In the longer term, the tool could reveal important secrets that allow researchers to exploit the power of quantum computing and communication.

In a conventional computer, the presence of a group of electrons shows up as a negative charge and represents the "zero state" in binary logic, called a bit. When that charge is missing, the "one state" is represented. But a quantum computer deals with the quantum mechanics of electrons, which can be used to define so-called quantum bits or qubits. Unlike bits, these qubits can exist in more than one state at once. This frees quantum computers to calculate all the possible solutions to a complex problem simultaneously, rather than running through them one-by-one like their slower, serial counterparts.

Key to developing a practical quantum computer, however, involves understanding exactly what represents information and how to get it out of the device.

Blick’s system, when tuned to the zero-dimension state, will add to this understanding - it will allow researchers to observe an individual electron near the qubit level as it approaches what’s known as the Heisenberg uncertainty principle. This law of nature holds that as soon as you try to exactly determine the whereabouts of a quantum mechanical particle, you can no longer be certain of where it is going, since any action to measure the particle changes the particle’s condition.

"An electron spread out as a wave, as a fermionic particle, has a scale of some five nanometers and this is exactly what we can address with our device." Blick says. "We can study information processing on the quantum level and see whether the Heisenberg principle gives us a real obstacle, or whether we can find ways around it by using quantum-nondemolition techniques."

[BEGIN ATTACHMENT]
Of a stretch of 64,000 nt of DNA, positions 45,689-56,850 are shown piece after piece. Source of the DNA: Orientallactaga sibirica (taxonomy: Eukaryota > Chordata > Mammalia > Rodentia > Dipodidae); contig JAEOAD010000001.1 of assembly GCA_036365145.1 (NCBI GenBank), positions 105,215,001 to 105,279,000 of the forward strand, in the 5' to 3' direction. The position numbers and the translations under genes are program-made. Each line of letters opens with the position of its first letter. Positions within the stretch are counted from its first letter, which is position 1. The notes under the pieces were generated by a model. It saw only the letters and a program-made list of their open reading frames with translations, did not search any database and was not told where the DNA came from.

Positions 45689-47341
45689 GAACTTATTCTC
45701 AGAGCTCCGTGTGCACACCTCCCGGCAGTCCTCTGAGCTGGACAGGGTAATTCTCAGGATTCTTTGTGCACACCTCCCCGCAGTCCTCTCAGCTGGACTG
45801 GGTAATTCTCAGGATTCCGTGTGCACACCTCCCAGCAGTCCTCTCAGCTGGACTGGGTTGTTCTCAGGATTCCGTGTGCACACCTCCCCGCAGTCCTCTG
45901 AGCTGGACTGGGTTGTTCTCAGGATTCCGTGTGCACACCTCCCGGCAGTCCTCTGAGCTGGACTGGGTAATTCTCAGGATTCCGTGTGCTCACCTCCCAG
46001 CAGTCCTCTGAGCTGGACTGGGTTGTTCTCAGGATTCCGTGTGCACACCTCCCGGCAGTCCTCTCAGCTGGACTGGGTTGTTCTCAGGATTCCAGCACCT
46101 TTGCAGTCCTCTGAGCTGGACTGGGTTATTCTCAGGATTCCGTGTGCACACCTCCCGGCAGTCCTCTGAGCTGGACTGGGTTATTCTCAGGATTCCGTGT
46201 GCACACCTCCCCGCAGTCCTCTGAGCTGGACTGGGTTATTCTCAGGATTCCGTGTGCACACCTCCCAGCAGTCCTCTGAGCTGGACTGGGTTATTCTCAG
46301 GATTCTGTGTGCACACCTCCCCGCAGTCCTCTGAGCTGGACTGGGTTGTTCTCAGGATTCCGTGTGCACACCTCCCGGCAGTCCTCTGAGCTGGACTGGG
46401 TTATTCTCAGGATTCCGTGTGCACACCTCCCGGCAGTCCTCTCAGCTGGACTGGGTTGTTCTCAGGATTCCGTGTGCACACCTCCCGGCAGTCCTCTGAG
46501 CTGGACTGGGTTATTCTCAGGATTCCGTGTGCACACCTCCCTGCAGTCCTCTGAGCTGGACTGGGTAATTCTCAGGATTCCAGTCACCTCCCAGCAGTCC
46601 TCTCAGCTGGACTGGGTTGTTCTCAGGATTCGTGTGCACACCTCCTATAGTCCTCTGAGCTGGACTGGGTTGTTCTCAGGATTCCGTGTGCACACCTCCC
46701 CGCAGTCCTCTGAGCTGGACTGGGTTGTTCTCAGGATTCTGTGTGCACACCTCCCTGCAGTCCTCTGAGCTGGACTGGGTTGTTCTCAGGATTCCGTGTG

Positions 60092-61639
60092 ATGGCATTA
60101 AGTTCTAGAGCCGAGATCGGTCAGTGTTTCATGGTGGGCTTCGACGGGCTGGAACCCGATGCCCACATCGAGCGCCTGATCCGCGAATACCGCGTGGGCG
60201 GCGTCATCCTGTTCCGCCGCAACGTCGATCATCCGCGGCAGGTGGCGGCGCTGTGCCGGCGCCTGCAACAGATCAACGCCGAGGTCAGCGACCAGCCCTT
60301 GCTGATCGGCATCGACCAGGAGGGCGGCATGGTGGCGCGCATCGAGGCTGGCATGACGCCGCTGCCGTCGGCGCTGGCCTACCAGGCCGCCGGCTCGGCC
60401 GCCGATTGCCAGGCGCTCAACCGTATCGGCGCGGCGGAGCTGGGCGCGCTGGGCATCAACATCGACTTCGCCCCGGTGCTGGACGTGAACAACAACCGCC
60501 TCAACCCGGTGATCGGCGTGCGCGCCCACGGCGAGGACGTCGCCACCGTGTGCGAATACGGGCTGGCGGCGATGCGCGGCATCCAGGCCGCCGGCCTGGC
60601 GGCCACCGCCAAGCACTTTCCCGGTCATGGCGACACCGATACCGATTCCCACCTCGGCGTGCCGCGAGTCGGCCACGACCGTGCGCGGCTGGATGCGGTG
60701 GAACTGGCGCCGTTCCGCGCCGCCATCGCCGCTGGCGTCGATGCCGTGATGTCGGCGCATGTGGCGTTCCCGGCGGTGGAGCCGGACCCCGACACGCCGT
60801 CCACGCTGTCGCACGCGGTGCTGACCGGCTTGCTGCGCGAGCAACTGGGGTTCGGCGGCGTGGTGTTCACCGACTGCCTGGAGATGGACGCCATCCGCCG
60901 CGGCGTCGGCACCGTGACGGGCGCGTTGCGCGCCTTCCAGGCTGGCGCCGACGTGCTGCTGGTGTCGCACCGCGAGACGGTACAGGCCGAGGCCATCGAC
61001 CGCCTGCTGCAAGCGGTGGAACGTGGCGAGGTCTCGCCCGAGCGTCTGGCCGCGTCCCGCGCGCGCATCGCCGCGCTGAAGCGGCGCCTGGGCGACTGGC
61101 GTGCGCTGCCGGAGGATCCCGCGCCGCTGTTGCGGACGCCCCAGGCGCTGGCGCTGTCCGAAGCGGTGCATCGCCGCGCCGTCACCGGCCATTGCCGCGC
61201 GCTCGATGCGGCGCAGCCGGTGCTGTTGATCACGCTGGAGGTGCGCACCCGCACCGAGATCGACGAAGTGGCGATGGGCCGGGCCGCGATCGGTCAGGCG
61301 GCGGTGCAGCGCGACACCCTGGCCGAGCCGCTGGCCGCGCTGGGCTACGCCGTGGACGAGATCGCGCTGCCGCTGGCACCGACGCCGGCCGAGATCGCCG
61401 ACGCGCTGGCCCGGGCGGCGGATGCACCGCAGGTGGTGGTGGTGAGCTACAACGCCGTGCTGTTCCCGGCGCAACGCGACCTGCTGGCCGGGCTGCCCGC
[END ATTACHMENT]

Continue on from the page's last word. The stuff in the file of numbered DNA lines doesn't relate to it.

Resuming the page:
Robert Blick | University of Wisconsin
Further information:

All articles from Information Technology >>>

The most recent press releases about innovation >>>

Die letzten 5 Focus-News des innovations-reports im Überblick:

Im Focus: New 3-D wiring technique brings scalable quantum computers closer to reality

Researchers from the Institute for Quantum Computing (IQC) at the University of Waterloo led the development of a new extensible wiring technique capable of controlling superconducting quantum bits, representing a significant step towards to the realization of a scalable quantum computer.

"The quantum socket is a wiring method that uses three-dimensional wires based on spring-loaded pins to address individual qubits," said Jeremy Béjanin, a PhD...

Im Focus: Scientists develop a semiconductor nanocomposite material that moves in response to light

In a paper in Scientific Reports, a research team at Worcester Polytechnic Institute describes a novel light-activated phenomenon that could become the basis for applications as diverse as microscopic robotic grippers and more efficient solar cells.